Recently I saw an article based on an IFS survey that indicated linking ERP and IoT was still a feature for the future. It noted that relatively few businesses had actually connected the world of sensors to their ERP platforms.
IoT, or the Internet of Things, consists of “things” (machinery, equipment, products) around the world with sensors that can automatically capture data in real-time and make that data available for actionable insight. Your home thermostat tracks when you are due to arrive home after work and turns the temperature in your house up. Car Insurance companies use plugins to track the miles you drive and safe driving habits. Store apps can track where you walk. Much of this data is proprietary. But a lot of it is available for purchase or licensed use.
If a business can find data available that relates to their ERP planning, that data could be used to plan replacement products as existing customer products wear out. Another company might schedule service appointments for their customers as sensors alert them that a customer has a product that needs service now or in the near future. Finding that data and acquiring permission to use it can be both difficult and expensive.
So, why not build sensors into our products? An automobile already has a network of sensors controlling the engine, transmission, and other components. Much of the data is stored in memory for a service technician to read and diagnose problems. If the same data were transmitted via the internet through a secure link, the same service technician could already have the diagnosis and be ready for the customer to show up for a repair. The manufacturer could also use the data to improve future vehicles and track defects before the customer even knows they exist. The data would be stored in their ERP for use as needed.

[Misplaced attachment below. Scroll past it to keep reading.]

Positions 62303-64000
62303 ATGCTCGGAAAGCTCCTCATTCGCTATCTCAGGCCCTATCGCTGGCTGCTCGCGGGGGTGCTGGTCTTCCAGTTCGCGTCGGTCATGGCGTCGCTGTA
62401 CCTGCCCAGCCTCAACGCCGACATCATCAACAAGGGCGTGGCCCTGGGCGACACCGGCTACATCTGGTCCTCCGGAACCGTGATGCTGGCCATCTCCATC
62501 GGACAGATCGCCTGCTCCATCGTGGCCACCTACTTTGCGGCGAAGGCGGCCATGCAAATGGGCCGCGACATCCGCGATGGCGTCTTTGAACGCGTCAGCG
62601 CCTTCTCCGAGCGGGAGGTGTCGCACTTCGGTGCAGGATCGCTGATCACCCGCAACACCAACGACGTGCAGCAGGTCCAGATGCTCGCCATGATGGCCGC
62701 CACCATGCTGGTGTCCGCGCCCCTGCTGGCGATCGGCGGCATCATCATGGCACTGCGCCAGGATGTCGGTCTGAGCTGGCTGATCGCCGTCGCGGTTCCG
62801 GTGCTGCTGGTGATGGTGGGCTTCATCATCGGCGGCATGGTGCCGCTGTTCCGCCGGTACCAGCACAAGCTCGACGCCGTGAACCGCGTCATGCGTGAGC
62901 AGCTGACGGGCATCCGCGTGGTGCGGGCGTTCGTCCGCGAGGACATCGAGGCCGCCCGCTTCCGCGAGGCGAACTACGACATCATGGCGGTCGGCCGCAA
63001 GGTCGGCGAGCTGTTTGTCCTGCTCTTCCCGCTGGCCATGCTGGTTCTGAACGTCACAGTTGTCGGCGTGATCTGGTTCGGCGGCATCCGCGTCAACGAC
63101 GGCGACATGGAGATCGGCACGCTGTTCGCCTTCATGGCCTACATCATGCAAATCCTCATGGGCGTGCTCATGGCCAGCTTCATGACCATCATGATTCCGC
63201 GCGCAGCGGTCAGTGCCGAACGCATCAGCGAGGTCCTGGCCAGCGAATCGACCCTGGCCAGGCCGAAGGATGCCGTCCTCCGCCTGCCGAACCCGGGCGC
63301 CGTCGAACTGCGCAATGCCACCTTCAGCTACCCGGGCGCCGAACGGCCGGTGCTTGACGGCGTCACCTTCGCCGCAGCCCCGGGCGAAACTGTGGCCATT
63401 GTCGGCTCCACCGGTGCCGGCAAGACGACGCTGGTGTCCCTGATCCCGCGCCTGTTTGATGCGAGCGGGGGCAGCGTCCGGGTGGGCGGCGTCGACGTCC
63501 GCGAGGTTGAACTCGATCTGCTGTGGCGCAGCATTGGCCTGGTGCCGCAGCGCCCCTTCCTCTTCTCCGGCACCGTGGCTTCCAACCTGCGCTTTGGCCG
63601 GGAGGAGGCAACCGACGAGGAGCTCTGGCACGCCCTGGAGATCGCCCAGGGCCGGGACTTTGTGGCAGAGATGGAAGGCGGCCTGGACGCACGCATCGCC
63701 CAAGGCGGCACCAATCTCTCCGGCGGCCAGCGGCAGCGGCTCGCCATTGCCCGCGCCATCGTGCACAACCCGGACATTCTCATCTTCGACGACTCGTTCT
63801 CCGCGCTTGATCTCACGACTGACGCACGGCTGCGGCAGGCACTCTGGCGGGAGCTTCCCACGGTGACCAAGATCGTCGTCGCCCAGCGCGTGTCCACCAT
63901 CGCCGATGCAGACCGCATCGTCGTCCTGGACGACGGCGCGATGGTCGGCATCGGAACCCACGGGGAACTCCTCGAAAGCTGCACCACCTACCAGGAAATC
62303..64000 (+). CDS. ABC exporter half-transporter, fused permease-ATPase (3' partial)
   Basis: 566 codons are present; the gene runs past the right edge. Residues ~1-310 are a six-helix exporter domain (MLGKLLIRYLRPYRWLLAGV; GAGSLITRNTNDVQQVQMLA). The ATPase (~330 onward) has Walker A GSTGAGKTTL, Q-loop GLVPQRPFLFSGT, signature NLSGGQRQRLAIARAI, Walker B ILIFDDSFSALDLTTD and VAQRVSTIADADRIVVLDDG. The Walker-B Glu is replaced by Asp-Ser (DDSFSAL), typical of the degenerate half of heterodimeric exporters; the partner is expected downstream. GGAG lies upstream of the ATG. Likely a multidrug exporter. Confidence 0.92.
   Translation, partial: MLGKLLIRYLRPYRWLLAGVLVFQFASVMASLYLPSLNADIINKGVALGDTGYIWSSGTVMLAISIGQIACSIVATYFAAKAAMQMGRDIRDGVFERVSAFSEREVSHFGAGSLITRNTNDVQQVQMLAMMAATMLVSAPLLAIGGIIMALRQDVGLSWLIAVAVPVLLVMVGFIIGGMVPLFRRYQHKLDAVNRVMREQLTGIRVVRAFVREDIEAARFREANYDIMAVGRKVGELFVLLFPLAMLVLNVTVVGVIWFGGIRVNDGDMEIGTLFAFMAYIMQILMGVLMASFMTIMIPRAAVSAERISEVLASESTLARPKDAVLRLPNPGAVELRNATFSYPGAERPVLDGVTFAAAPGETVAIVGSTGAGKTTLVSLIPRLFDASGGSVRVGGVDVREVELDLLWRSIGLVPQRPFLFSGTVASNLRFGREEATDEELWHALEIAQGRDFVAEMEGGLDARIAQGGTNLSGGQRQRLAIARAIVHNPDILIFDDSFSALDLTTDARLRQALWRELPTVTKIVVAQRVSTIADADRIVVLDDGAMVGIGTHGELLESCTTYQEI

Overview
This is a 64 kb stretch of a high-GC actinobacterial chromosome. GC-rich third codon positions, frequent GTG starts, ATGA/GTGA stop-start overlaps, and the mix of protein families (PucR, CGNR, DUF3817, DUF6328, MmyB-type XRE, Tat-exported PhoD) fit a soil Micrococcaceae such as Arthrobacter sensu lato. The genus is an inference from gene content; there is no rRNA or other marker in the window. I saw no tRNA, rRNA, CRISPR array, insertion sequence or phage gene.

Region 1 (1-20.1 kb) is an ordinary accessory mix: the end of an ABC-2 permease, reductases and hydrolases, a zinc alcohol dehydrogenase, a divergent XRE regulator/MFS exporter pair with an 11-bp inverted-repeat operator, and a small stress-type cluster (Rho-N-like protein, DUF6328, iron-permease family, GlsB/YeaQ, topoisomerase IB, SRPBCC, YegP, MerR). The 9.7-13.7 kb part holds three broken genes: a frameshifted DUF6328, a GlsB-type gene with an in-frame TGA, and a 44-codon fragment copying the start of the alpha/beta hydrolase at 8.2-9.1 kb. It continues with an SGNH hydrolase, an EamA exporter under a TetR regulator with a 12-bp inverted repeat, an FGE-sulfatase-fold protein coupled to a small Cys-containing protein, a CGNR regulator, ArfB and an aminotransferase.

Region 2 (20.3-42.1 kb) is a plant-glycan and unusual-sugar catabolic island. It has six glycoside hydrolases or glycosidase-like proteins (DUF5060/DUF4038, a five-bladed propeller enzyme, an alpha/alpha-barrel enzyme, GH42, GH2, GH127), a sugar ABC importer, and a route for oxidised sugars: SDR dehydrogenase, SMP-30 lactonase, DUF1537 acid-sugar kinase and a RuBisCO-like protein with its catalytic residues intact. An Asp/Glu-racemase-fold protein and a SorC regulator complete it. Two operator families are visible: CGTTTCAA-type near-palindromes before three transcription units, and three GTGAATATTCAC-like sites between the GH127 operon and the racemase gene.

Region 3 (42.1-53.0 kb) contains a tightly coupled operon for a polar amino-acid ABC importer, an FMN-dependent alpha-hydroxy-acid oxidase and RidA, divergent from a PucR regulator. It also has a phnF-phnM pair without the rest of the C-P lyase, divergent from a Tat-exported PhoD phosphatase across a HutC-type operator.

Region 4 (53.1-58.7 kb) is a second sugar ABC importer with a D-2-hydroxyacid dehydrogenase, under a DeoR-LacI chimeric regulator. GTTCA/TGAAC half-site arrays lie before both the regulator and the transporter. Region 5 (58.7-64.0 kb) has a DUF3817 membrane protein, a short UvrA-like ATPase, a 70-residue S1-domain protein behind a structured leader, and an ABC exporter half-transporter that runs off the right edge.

But IoT is not limited to manufacturers.
In healthcare, Smart rooms can monitor patient vitals in real time and alert nurses/doctors when there are changes. Door sensors can read badge cards and light up a patient board with only the information that employee has access to see. And medical equipment like MRI machines can predict problems before they happen – reducing machine downtime.
In agriculture and farming, sensors can measure soil moisture while tracking weather forecasts to maintain optimal soil conditions for crops. Wind farms can use weather forecasts, real-time energy pricing, and customer demand trends to determine when they can produce energy profitably. And livestock, like cattle, can have sensors that alert farmers to changes in health, like infections or going into labor.
Taken to an extreme, if hospitals implanted a transmitter in new babies, they could be tracked throughout life. Truant from school? The principal can detect their location and alert parents. Teenager moving too quickly along a highway? Alert the police and issue a ticket. Late to work? The boss can check if they really are sick at home or possibly at the ball game.
IoT makes available data that can be used for good as well as bad. If useful data to drive our ERP is not easily available, we have the power now to make it quickly available and perhaps help our bottom line at the same time.